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By Dan Williams
JERUSALEM (Reuters) - Israeli and Iranian nuclear envoys held an unprecedented, if brief, exchange of views last month at a closed-door Middle East disarmament conference in Egypt, an Israeli official said on Thursday.
Israel and Iran attended a September 29-30 Cairo meeting of the International Commission on Nuclear Non-Proliferation and Disarmament, an unofficial forum established by the Australian and Japanese governments, the group's Web site said.
An Israeli official with knowledge of the talks said that at one point Iran's delegate, Ali Ashghar Soltanieh, asked his Israeli counterpart, Meirav Zafary-Odiz, about her country's nuclear capabilities.
"She gave her answers, and later the Israeli delegation addressed a question in the same vein to the Iranians, which was answered," the official said, adding that the exchange happened in open session and that the sides did not converse separately.
The Islamic republic's decades-old refusal to recognise the Jewish state has honed global fears about a nuclear project that Tehran insists is peaceful, but that Israelis -- assumed to have the region's only atomic arsenal -- consider a mortal threat.
Israel does not discuss its nuclear capabilities under an "ambiguity" policy billed as warding off enemies while avoiding the kind of public provocations that can trigger arms races.
While world powers are trying to talk Iran into curbing technology with bomb-making potential, some analysts see Israel examining options such as indirect diplomacy to defuse the perceived threat, as well as preemptive strikes or enhanced defences.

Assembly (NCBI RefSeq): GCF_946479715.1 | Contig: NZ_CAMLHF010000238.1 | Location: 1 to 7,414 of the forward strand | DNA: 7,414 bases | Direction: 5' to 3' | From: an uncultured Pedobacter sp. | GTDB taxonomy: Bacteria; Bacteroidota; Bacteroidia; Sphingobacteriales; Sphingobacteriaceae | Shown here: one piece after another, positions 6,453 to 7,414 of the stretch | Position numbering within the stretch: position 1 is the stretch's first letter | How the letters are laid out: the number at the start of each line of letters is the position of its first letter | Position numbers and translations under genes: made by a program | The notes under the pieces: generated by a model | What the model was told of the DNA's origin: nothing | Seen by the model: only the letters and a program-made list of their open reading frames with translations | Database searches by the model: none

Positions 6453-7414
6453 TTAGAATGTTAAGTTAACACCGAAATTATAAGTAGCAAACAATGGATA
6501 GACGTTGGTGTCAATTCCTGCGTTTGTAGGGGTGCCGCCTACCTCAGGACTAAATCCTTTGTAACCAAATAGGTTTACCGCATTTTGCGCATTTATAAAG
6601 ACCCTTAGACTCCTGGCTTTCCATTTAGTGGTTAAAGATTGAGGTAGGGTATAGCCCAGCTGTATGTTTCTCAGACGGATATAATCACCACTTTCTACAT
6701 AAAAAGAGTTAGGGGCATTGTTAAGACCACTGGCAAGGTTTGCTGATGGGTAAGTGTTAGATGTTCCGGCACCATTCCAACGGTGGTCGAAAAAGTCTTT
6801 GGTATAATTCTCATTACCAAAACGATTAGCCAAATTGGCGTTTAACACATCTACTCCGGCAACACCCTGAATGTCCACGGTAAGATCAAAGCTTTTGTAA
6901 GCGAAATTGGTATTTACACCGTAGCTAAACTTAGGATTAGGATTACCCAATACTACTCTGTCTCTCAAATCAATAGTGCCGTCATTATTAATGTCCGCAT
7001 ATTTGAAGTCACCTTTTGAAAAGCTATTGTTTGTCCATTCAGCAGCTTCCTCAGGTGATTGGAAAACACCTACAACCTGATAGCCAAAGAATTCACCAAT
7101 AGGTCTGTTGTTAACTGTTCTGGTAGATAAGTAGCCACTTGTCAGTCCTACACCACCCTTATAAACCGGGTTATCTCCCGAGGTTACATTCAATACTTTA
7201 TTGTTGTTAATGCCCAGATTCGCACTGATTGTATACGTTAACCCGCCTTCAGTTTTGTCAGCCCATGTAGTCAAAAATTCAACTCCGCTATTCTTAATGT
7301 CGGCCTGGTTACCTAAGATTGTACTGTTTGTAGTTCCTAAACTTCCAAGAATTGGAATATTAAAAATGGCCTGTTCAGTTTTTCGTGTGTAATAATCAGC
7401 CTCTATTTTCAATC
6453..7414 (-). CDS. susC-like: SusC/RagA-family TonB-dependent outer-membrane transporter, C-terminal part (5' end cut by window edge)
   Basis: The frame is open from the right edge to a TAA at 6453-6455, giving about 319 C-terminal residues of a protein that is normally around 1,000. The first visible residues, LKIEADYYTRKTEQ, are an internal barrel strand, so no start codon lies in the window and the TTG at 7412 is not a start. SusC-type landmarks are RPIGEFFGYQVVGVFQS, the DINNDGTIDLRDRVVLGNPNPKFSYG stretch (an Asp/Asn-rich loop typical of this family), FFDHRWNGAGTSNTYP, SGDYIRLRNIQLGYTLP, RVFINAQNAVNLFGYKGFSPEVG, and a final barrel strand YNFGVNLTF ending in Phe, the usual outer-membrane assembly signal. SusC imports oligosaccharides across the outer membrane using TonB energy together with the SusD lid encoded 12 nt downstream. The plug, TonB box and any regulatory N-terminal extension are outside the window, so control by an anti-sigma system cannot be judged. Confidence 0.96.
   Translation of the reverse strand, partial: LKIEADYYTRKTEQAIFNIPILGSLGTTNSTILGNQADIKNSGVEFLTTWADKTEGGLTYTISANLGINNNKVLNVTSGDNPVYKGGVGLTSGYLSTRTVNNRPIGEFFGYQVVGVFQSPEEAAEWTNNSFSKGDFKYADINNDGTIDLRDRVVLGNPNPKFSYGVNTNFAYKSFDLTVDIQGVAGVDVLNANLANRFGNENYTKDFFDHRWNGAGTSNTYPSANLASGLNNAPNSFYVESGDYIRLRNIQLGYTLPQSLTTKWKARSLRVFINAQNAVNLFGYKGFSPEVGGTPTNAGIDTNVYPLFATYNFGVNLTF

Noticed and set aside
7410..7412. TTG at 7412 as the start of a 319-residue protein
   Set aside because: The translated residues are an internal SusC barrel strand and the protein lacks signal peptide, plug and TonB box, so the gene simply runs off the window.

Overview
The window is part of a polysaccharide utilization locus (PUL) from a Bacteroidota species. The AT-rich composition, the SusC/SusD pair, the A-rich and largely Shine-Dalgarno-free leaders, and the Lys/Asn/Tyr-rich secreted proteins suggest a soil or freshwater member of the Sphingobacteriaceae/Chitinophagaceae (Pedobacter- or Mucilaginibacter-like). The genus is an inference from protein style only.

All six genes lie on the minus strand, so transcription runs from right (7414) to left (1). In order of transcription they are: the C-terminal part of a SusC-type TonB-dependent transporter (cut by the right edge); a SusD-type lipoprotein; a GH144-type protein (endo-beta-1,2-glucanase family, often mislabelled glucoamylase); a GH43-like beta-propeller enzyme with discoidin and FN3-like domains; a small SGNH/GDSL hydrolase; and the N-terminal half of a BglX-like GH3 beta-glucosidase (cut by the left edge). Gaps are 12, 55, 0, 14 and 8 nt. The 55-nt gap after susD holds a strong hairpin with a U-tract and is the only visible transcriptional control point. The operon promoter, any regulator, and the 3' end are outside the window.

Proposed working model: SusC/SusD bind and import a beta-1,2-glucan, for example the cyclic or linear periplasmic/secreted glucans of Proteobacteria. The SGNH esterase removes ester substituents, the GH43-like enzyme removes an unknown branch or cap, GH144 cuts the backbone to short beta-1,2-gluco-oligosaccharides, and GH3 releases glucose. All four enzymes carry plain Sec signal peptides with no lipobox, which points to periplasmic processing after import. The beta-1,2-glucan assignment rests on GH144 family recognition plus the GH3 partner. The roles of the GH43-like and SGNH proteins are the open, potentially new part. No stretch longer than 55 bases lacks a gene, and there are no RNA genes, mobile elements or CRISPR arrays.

According to Israel's Channel One television, the Cairo exchange was not entirely civil. "There were questions about who has atomic weapons, who wants atomic weapons, with voices rising, at times," said the station's Middle East affairs correspondent, Oded Granot.
NO WALKOUT, THIS TIME
Israeli and Iranian envoys often participate in U.N. forums such as the Vienna-based International Atomic Energy Agency, where Soltanieh is Tehran's ambassador.
But the Israeli official said the Cairo talks were unprecedented in that they featured face-to-face dialogue. "Usually in such forums the Iranian delegates walk out when the Israelis speak," the official said.
Asked about the exchange, a spokeswoman for Israel's Atomic Energy Commission, where Zafary-Odiz holds a senior position, said only: "Such an event did take place."
Iranian officials had no comment.
Word of the meeting resurfaced in Israeli daily Haaretz on Thursday after Australian newspaper The Age broke it last week.
The U.N. nuclear watchdog presented a draft deal on Wednesday to Iran and three world powers on reducing Tehran's stockpile of enriched uranium.
However, Israeli Defence Minister Ehud Barak called on Thursday on world powers to halt Iran's enrichment of uranium altogether. "If the enrichment is not stopped then the result would be that Iran has gained legitimacy to enrich inside its territory," Barak said in a speech in Jerusalem.
"Not only should enriched material be removed, but enrichment must be stopped in Iran," Barak said, adding that there was only a "short and limited time" for the diplomacy, before "serious and immediate sanctions" should be imposed on Iran.
Iran has not said whether it would endorse the draft plan that Western diplomats say would require Tehran to send 1.2 tonnes of its known 1.5 tonne reserve of low-enriched uranium to Russia and France by the end of the year. The material would be converted into fuel for a nuclear medicine facility in Tehran.
The International Atomic Energy Agency has asked Iran and the three powers -- France, Russia and the United States -- to approve the deal by Friday.
(Additional reporting by Allyn Fisher-Ilan in Jerusalem, Alastair Sharp in Cairo and Fredrik Dahl in Tehran; Editing by David Stamp)